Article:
Checking for the WRT device object is a common technique to detect touch screen support. Devices running the S60 3rd Edition FP2 platform will return false for the device object and do not execute the code within this condition and consequently display the accordion menu in full width across the screen. Devices running the S60 5th Edition platform and later implicitly support touch screen, and will execute the code within the condition to display the accordion menu with a finger width margin on the right for up and down scrolling.

Tip.pngTip: 
Use standard DOM API to dynamically set styles because the jQuery $.css method is not supported by the S60 5th Edition WRT JavaScript interpreter.


Creating Guarana view components

The init function calls the createStartUpView, createLoadingView and createEpisodeView functions to create the View components. These functions follow the same three step process to create a Guarana View component. At this point you may want to review the code for the createEpisodeView function as an example of how to create a Guarana View component.

Review the View component Nokia Developer Wiki post GuaranaUI View Object for more information.

Extending the view class

The first step in creating a View component is to create a class for a given view by extending the Nokia.view class.

It is probably best to think of the Nokia.view class as an abstract class that must be extended to form more specific types of classes which you then use to create object instances for your application. For simple applications you should only need to copy the code as it is listed below and just change the class name to something appropriate for your application.

var EpisodeView = Nokia.View.extend({
init: function() {
 
},
 
show: function() {
this.getContainer().show();
}
});

The extended class has an init event function that executes when the application creates an instance of the view and a show event function which executes when the ViewManager class displays the view. In most cases the show event function should execute the this.getContainer().show() method. Without this line the application will not display the view.

Creating an instance of the extended view class

Next you will create an instance of the extended class. The instance episodeView will be the object that you pass to the ViewManager to manipulate the view.

episodeView = new EpisodeView({
container: '#episodeview'
});

The container property must be a valid id selector, which is the id attribute of a <div> tag in your HTML document, including the leading # (pound sign). In the above example, 'episodeview' is value of the id attribute of the corresponding <div> tag for the view, and the # sign indicates that the name is an id selector for the purposes of jQuery DOM parsing.

Tip.pngTip: 
Make sure that the view component instance is a global variable so you can reference it from other functions if needed.


Adding a view instance to the ViewManager stack

The final step is to add the instance to the ViewManager stack. Note that you are adding an instance of the extended class to the ViewManager, not the extended class itself.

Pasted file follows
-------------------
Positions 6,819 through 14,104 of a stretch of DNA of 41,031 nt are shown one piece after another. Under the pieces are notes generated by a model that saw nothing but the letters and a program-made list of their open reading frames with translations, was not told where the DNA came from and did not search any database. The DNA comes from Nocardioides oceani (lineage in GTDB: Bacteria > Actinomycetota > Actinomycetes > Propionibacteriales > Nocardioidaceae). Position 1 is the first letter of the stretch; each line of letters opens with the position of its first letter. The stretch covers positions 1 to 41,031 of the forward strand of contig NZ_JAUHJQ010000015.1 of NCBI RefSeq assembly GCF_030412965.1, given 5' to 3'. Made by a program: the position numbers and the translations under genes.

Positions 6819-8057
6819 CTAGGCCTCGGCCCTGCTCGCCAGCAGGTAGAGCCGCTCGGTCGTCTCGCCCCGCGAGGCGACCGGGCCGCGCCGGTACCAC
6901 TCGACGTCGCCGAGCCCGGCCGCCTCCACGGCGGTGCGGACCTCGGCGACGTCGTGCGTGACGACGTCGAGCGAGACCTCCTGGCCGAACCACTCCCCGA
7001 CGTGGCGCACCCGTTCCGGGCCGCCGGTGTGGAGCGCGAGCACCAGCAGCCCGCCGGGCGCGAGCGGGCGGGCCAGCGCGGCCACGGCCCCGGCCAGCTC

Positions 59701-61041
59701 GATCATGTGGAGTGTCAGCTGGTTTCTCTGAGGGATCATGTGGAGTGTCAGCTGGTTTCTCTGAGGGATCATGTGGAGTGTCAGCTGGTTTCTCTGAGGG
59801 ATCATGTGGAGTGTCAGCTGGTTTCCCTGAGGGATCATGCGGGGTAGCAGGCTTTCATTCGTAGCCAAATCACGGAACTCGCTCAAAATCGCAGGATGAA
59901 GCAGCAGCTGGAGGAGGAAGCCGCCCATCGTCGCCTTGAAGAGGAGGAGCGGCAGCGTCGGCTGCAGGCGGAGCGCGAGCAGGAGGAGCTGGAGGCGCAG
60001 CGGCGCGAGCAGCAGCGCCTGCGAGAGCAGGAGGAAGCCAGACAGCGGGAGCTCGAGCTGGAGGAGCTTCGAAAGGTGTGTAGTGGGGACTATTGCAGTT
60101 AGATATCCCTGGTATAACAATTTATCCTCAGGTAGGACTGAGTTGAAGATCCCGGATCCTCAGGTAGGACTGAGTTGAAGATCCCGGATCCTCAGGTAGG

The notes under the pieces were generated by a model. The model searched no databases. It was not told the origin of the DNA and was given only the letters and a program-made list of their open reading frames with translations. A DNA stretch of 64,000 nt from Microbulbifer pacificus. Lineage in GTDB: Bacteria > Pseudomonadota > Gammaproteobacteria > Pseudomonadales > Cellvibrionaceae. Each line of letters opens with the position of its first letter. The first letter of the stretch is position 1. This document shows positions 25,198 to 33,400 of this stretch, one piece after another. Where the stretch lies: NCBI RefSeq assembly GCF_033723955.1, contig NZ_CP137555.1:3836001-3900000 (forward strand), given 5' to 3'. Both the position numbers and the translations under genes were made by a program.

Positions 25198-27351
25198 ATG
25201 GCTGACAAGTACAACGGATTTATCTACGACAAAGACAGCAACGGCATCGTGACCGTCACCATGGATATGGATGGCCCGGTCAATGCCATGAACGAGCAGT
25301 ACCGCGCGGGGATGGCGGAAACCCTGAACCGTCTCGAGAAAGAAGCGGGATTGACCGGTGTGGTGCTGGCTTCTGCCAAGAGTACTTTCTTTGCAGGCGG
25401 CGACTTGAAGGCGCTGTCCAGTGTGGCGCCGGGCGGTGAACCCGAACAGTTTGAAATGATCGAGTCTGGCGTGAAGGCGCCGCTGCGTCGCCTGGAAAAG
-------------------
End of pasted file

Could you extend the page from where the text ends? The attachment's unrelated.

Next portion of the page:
ViewManager.add(episodeView);

In the example, the episodeView object will the be the object you pass to the ViewManager to display or hide this view, or any other manipulation of the episode view.

Creating a Button component within a view

The startup view from example podcast application has a Guarana Button component to load the RSS news feed. Unlike the abstract View and ViewManager components, the Button component is a visual component. For most visual components, you will render a pre-existing HTML element into a Guarana component. As you learned previously, the startupview <div> tag contains a <span> tag, with the unique id “loadrssbtn”. This is element for the Button component.

<div id="startupview">
<p class="podcastimage"><img src="podcastimage.jpg" /></p>
 
<p class="podcastdescription">A preview of upcoming conversations and
improvisations with Marian McPartland
and the brightest stars from the world of jazz.</p>
 
<div class="btncontainer"><span id="loadrssbtn"></span></div>
</div>

To add the the Button component to the startUpView you will make use of the StartUpView class init event function. Inside the init function you will add code to create the Button component. When the application creates the view it will execute the init function which then creates the Button component for the “loadrssbtn” <span> element.

init: function() {
//Creating Button
var btn1 = new Nokia.Button({
element: '#loadrssbtn',
label: 'List Podcast Episodes',
click: function() {
load_rss_feed(PODCAST_RSS); // start loading RSS
ViewManager.show(loadingView); // display loading message while data loads
}
});
}

A Button component has a number of configurable properties. For the example podcast application you will set the element, label and click properties.

element 
the name of the HTML element to be rendered into the Button component. It must be a jQuery id selector including the leading “#” pound sign.
label 
text to appear within the Button component.
click 
event function defines what to do when the user clicks the button. In this case the application will call the load_rss_feed function to start loading the podcast news feed, and call the ViewManager to show the loadingView while the RSS feed loads.